In a Gallup poll, taken immediately after the Prime Minister, Benjamin Netanyahu, announced his decision to go to the country next spring, Amnon Shahak, who retired earlier this year as army chief of staff, was 11 per cent clear in a straight contest with Mr Netanyahu. The right-wing leader of Likud polled 37 per cent to 48 per cent for Mr Shahak.
The survey is bad news for the Labour opposition contender, Ehud Barak. He led Mr Netanyahu by only three points (44 to 41) in single combat. When voters were offered a choice of all three, 36 per cent backed Mr Netanyahu, 27 per cent Mr Barak and 25 per cent Mr Shahak. If that were the result in a three-way contest on polling day, the vote for prime minister would go to a second round with the third candidate eliminated.
Mr Shahak's main claim to the voters' affection is that he is neither Mr Netanyahu nor Mr Barak, two abrasive personalities whose arrogant, dictatorial ways have a habit of losing friends and alienating people.
By contrast, Mr Shahak, who fought in an elite commando unit alongside both his rivals, is genial and articulate with a reputation for quiet efficiency. Like Mr Barak, he is identified with the liberal left, but so far he has declined all invitations to join his old comrade and commander as number two on the Labour slate.
After years of marching one step behind Mr Barak, he wants to be his own man. Although he is still officially on demobilisation leave from the army, he opened a campaign office in Tel Aviv this week and is expected to resign his commission soon and announce his candidacy for prime minister at the head of a new centre party.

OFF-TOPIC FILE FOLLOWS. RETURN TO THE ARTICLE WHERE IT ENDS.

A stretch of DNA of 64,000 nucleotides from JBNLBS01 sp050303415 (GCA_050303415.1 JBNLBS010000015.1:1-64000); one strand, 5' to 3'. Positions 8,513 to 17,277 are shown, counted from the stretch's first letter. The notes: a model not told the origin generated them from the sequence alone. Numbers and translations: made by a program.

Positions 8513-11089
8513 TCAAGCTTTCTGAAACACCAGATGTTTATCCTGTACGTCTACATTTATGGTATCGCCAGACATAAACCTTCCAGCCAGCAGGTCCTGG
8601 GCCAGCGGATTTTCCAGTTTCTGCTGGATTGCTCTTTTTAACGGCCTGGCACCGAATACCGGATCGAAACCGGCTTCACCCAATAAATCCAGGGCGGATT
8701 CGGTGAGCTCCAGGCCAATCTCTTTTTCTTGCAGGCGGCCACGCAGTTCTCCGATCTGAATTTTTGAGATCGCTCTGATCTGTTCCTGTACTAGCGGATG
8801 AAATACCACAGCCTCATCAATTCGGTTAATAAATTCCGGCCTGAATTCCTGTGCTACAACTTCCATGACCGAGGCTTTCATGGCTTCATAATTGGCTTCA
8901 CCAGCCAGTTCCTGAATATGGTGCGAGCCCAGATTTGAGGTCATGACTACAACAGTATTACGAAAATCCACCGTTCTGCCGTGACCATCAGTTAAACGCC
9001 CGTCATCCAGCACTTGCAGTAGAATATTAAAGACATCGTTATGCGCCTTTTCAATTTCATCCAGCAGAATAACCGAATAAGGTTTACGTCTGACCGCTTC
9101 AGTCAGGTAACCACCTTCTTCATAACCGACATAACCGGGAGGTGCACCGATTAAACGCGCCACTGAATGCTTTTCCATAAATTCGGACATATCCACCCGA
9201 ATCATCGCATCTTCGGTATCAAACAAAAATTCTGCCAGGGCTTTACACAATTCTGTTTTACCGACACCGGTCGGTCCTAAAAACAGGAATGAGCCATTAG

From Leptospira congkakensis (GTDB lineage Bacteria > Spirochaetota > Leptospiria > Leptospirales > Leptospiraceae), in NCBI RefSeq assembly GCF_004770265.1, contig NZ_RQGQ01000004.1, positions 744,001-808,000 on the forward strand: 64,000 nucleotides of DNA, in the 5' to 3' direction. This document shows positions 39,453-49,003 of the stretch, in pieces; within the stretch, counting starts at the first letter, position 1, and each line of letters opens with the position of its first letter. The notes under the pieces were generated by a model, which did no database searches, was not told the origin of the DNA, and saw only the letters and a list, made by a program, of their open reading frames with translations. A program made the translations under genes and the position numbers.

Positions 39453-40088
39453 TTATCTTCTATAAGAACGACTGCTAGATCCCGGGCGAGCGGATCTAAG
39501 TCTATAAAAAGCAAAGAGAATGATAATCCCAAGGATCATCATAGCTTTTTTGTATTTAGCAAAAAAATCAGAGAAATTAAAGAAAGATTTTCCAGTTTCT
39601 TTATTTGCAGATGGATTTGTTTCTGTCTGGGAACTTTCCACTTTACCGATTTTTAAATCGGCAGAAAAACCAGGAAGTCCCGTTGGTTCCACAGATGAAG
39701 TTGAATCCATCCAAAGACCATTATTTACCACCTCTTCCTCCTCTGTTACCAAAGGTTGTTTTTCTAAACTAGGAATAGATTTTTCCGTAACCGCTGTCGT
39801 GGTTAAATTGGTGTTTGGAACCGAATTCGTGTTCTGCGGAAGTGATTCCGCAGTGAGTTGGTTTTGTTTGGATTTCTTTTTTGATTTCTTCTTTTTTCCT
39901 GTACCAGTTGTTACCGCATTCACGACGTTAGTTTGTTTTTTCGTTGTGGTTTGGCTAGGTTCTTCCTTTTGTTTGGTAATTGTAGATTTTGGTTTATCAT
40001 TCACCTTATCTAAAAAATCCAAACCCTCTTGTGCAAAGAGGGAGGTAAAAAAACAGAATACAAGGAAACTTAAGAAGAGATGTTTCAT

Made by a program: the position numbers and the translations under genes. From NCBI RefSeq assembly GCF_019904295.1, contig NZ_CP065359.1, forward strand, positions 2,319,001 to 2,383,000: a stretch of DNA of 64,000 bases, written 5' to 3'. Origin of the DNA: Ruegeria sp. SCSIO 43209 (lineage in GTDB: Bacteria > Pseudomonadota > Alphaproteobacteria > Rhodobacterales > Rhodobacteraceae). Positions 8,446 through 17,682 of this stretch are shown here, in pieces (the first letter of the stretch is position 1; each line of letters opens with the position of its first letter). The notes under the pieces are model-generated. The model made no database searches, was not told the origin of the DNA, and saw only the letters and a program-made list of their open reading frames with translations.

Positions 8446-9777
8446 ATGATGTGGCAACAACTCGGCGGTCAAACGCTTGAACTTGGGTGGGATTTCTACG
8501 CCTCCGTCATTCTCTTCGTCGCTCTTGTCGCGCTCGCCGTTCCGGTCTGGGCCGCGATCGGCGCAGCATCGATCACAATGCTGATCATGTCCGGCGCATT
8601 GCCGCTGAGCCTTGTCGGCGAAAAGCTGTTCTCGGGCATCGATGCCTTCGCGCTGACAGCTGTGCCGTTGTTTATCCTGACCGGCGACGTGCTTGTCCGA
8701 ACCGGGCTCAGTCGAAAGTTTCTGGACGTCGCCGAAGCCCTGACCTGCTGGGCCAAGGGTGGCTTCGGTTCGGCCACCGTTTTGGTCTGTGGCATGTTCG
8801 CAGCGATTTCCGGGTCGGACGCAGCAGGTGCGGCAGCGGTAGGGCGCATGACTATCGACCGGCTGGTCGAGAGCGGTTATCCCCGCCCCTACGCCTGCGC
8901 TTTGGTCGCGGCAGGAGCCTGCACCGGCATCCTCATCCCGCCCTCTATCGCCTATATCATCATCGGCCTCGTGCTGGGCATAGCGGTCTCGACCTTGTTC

Leah Rabin, widow of the former prime minister Yitzhak Rabin, is putting her weight behind efforts to bring Mr Shahak into the Barak camp. Both men were proteges, in the army and in their political aspirations, of the assassinated Labour premier. Mr Barak still hopes to win him over.
One of the Labour leader's senior aides said yesterday: "We are not going to plead with Shahak. He knows we'll be glad if he joins us. He knows if he does, he'll probably get the defence portfolio. He has said he is only going into politics to get rid of Netanyahu. Our message to him is that the only way to do that is to fight together, not to fight each other."
Mr Netanyahu was elected in 1996 on a platform at odds with the land- for-peace formula that Labour endorsed in its landmark 1993 Oslo accord with the Palestinians. He has seen his coalition crumble since October when he signed the Wye Agreement which included a deal on withdrawing from part of the Occupied Territories.Reuse content